Science (from Latin scientia - knowledge) is a word that loosely describes a body of knowledge. While the knowledge may be spiritual knowledge, such as in the fields of theology and eschatology, the knowledge referred to under the heading of "science" has largely become the science of the natural (physical) universe. The logical thought processes learned in the physical sciences are directly applicable to non-physical sciences as well, both in establishing truth and refuting falsehood.

          People have pursued knowledge (scientia) from time immemorial. The mathematical and scientific knowledge of the Greeks was impressive, but was largely lost in the Middle Ages. During the same Middle Ages, the mathematical skill of the Moslems rose to new heights. It is Arabic numerals that we use in the Western world today.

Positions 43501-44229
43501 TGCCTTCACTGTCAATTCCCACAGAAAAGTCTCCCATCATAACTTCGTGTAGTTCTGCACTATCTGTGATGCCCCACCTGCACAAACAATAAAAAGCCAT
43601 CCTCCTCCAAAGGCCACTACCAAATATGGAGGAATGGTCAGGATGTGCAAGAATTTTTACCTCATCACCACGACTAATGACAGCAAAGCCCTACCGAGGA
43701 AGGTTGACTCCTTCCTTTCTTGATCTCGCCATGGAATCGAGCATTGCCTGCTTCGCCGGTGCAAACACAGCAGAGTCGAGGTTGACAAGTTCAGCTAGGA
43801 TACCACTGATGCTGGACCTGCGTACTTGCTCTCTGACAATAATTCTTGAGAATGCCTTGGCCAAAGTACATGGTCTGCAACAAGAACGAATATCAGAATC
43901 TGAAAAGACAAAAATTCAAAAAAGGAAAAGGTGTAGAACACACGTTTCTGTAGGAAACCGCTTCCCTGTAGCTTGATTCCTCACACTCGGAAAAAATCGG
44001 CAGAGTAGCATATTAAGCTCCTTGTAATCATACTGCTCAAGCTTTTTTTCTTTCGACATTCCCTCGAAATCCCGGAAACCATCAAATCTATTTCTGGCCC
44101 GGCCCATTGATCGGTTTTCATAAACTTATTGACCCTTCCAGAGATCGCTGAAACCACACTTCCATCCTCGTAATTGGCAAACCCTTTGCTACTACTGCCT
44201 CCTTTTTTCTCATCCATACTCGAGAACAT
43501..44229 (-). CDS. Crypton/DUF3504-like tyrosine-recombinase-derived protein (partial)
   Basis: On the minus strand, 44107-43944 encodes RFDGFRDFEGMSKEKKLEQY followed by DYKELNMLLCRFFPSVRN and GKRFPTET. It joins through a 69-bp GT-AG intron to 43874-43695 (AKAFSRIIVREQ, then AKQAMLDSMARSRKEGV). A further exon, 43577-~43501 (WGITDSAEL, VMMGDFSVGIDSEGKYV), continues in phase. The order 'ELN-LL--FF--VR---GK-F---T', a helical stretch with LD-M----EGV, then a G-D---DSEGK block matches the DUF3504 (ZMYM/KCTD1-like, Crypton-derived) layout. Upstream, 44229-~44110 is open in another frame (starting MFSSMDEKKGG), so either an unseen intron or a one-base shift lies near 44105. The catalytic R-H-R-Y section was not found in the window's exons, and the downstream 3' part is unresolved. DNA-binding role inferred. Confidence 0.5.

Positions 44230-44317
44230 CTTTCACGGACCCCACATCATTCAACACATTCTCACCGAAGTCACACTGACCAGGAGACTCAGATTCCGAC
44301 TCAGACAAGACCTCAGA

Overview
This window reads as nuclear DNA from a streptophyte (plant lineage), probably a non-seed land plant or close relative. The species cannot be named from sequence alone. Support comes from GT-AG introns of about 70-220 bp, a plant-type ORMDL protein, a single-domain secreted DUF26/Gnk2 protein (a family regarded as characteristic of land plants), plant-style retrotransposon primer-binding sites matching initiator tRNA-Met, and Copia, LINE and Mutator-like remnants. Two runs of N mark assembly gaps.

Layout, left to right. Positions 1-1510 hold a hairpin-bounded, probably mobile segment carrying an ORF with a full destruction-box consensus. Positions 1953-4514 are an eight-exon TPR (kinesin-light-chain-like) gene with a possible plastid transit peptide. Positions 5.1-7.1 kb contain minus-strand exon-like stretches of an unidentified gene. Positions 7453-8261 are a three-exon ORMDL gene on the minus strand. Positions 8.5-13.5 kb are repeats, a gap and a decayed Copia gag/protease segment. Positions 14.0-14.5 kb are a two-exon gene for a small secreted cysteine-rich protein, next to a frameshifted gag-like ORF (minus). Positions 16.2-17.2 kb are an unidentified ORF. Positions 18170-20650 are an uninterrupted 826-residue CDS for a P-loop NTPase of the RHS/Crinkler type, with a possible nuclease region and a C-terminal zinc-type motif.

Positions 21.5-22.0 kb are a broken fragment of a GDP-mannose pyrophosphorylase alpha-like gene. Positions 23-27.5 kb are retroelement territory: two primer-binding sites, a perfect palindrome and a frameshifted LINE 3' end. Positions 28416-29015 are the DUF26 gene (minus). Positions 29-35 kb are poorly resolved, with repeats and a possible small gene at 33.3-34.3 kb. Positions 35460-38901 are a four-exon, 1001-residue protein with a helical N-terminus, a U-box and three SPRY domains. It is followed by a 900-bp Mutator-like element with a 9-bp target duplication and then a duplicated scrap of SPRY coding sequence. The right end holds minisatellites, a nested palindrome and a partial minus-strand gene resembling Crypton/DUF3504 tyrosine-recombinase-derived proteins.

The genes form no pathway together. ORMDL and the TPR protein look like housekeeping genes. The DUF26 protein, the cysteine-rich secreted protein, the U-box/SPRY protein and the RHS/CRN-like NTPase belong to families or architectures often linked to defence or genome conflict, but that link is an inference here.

We like to know what, and how, and why. We take what we know, and we theorize about why, and how. Then we test our theories against reality to see if they are true or not. This is how the pursuit of knowledge is supposed to work.

          An unfortunate feature of science in recent years is the acceptance of unproven and unprovable theories as fact. The harm is not only intellectual, but spiritual.

          In evaluating scientific material for use in education, there are two or three things which the Christian educator may wish to use as standards. One is what the book says about evolution. A second is whether or not the book keeps current with new, proven scientific discoveries. Lastly, science is interesting. Real world applications of scientific information are interesting. Experiments are interesting. Stories about people are interesting. These are some features that the teacher may wish to consider in evaluating scientific materials for use.